Unfortunately North Carolina is ACC territory.
Federal authorities are investigating suspended Auburn point guard Varez Ward for alleged point shaving involving in at least two games this season, Yahoo Sports reported Thursday.
The report cited anonymous sources and said the FBI began an investigation in late February centering on losses to Alabama on Feb. 7 and Arkansas on Jan. 25.
NCAA officials say they are “very concerned” by the allegations and have been in contact with the school and federal investigators since the issue arose last month.
“The NCAA takes any allegation of point shaving very seriously because sports wagering threatens two of our core principles – the well-being of student-athletes and the very integrity of intercollegiate sport,” the NCAA said in a written statement Thursday. “As allegations of point shaving, if proven, are also potential federal crimes, the NCAA will defer action until any process with the FBI has concluded.”
Ward and guard Chris Denson were both suspended before a Feb. 25 game against Arkansas, but Denson returned for the next game. Denson was questioned and cleared of involvement in point shaving, the report said.
“Auburn officials were made aware of a rumor regarding an allegation two weeks ago and immediately reported it to the FBI, the NCAA and the SEC,” Auburn said in a statement Thursday. “Because of the nature of the allegation, Auburn is not in a position to make any further comment on the situation.”
The report said a player reported concerns to an assistant coach in late February.
Auburn coach Tony Barbee has said only that Ward and Denson violated team rules, and he declined to address any allegations specifically after Thursday night’s loss to Mississippi in the opening round of the SEC tournament.
“Obviously our university released a statement which I totally support and stand behind, and obviously because of the nature of the allegations and the story, and because of the statement, I won’t be able to elaborate or answer any questions or make any further comment,” Barbee said.
Ward didn’t play in the final three games of the regular season or travel with the team to New Orleans for the Southeastern Conference tournament, where the Tigers lost their first round game, 68-54 to Mississippi on Thursday night.
Denson played 32 minutes and scored 11 points against the Rebels, but declined to speak with reporters after the game. His teammates also deferred comments to their coach.
Yahoo Sports reported that other Auburn players were questioned about whether Ward tried to get them to participate in the alleged point shaving.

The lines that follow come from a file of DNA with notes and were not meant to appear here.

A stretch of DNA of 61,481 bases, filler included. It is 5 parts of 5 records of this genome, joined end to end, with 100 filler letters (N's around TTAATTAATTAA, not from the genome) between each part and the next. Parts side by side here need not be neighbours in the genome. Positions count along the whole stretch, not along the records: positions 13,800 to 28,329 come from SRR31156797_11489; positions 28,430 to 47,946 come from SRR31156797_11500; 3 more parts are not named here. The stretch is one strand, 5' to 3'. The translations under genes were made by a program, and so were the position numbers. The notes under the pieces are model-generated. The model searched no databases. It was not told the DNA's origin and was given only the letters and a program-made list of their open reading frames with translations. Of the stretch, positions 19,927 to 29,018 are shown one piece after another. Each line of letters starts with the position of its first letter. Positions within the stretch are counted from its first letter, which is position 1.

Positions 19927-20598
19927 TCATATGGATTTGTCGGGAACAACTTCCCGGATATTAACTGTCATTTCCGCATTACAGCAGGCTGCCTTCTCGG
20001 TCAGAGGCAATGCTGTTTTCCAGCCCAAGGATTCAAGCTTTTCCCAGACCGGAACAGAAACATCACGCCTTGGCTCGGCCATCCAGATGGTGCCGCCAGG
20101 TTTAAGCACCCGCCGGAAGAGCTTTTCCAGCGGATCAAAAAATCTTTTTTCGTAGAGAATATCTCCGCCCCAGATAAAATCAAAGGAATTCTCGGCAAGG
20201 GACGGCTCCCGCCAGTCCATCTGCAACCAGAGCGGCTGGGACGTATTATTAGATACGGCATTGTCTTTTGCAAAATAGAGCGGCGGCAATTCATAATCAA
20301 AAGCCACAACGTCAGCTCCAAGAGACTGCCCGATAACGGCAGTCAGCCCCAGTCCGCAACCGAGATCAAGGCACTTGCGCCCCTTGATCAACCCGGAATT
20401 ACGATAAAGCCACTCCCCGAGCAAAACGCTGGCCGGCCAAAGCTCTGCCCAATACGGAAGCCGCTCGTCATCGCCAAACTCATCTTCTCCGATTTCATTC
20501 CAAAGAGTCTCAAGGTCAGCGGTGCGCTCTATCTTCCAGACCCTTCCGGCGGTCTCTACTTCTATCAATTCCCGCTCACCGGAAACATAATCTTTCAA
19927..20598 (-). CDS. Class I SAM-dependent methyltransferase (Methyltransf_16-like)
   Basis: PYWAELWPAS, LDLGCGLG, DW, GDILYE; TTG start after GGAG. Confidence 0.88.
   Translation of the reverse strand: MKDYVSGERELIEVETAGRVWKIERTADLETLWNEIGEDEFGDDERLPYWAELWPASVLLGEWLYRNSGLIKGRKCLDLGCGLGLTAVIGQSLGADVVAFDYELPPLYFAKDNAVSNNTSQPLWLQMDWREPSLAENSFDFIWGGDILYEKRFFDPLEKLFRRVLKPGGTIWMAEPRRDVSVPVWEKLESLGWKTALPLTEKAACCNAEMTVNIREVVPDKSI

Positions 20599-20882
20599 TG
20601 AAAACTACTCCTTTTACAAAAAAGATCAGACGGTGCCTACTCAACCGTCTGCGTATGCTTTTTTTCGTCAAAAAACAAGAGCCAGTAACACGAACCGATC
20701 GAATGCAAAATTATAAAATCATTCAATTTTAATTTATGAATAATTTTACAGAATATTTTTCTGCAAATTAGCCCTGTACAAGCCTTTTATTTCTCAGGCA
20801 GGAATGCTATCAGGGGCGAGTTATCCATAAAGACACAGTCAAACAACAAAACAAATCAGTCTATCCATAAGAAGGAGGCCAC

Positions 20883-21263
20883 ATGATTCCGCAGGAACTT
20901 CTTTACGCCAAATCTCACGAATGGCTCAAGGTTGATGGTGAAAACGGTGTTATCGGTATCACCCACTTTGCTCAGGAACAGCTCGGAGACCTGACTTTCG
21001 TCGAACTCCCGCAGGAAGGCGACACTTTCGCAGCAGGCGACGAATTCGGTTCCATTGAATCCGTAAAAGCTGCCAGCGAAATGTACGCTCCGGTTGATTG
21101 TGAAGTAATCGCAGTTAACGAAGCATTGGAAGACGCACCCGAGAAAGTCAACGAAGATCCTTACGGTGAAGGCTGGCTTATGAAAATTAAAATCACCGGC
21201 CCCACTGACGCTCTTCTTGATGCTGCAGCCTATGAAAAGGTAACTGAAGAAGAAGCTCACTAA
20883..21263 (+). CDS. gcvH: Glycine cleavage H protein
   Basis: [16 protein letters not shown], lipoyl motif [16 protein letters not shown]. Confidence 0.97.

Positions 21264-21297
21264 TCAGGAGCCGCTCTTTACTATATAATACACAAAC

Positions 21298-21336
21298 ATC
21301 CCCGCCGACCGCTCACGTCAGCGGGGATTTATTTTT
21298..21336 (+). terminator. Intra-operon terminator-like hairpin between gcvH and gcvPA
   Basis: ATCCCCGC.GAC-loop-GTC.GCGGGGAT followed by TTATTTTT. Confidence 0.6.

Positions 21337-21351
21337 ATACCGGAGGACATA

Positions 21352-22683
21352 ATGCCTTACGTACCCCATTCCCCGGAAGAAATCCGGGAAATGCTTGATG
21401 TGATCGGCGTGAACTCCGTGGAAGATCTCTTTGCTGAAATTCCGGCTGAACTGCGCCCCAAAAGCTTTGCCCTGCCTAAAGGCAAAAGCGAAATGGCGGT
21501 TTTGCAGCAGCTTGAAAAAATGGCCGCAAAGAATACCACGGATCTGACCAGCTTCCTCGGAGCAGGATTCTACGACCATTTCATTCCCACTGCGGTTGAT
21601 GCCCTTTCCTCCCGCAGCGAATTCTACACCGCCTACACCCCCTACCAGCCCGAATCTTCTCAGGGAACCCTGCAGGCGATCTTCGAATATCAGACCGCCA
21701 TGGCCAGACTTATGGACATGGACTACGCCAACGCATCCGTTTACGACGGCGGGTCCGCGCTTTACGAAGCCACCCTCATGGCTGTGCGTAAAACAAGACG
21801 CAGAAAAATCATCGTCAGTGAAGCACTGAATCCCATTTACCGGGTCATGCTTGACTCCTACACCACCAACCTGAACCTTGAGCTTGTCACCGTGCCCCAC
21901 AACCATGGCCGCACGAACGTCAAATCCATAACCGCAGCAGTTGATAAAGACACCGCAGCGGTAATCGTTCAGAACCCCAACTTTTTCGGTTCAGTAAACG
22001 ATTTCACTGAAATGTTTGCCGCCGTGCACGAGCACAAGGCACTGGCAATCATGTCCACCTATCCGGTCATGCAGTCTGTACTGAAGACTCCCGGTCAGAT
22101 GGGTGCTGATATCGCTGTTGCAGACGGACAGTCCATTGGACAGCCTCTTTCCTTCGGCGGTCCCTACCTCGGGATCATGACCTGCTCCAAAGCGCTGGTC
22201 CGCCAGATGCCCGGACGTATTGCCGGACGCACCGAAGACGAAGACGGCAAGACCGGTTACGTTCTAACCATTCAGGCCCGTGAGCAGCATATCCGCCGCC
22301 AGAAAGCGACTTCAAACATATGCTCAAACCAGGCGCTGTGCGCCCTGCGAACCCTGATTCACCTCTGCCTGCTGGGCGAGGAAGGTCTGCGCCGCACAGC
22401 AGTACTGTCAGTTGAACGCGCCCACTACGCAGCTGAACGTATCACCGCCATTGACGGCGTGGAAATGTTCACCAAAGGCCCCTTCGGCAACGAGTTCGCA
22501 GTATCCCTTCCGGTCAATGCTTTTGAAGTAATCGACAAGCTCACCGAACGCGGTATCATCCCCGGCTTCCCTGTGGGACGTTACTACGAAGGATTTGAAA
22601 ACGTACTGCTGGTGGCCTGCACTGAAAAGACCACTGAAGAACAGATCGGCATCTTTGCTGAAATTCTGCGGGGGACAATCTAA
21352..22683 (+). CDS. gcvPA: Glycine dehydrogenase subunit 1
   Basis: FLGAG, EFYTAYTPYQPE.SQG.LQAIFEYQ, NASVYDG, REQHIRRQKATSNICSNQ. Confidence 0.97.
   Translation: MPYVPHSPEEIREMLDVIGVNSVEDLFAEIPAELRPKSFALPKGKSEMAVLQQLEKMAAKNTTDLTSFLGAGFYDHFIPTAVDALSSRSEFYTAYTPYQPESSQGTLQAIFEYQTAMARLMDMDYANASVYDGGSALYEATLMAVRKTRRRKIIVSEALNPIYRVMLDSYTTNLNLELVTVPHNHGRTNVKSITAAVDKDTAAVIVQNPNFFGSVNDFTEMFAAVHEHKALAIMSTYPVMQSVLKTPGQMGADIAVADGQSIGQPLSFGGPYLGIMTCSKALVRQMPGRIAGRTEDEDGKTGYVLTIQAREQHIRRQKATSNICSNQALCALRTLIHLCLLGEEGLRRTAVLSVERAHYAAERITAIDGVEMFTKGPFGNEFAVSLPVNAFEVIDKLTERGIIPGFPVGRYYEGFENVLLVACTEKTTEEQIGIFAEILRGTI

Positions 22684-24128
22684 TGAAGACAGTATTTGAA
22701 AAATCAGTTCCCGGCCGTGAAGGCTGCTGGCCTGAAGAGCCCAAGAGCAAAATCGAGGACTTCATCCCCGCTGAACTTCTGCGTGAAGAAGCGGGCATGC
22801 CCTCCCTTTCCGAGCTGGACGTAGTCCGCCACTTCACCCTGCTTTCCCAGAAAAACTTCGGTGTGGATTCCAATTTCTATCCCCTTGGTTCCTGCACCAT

Ward, a Texas transfer, has averaged 9.0 points a game and leads the Tigers in assists.
Ward scored three points and had six turnovers in the 68-50 loss to Alabama, playing 17 minutes. Vegas Insider said Alabama was favored by five points.
Ward lasted only 19 seconds after coming off the bench in the 56-53 defeat against Arkansas before crumpling to the floor. Barbee later said Ward took a knee to the right leg he had injured early in his sophomore season with the Longhorns, when he ruptured his quadriceps tendon on a dunk during pregame warm-ups. Auburn still covered the 9 1/2-point spread.
Morlan “Mo” Isom is not your typical homecoming queen nor your normal LSU soccer star. Isom is dead set on becoming a kicker on the LSU football team.
Isom, a star goalkeeper on the LSU soccer team from 2008-11, became the first female student-athlete to be named LSU’s homecoming queen last fall. Now she wants to be LSU’s first female football player. She went through a walk-on tryout with other prospective kickers Tuesday during the Tigers spring drills.
“People’s first presumption about this is that it’s a media stunt or some attempt for attention and glory,” Isom said. “That couldn’t be any farther from the truth. I feel it was a goal God placed in my heart. It’s just something I want to do.”
If she makes the LSU team, Isom will become the first female kicker at a major college since 2003 when Katie Hinda kicked two extra points for New Mexico against Texas State, becoming the first female to score in a major college game.
Isom, who is six feet tall, kicked a 51-yard field goal on the LSU practice field while working on her own with LSU kickers Brad Wing and Drew Alleman last August and has even scored a goal on the pitch 90 yards out.
Isom, who has a year of eligibility remaining in athletics at LSU according to the NCAA rule giving student-athletes five years to play four, began training as a kicker for football in January of 2011.
Head football coach Les Miles says he has no objections in playing her “If she gave us an opportunity and an advantage, and I mean add an advantage, then certainly we would consider that. The good thing about it is she’s an athlete. She’s been through team before. She understands the commitment. I would have much less reservation with her than I would any number of other people that frankly didn’t know what they were getting into. But the real interesting thing is it has to be an advantage obtained.”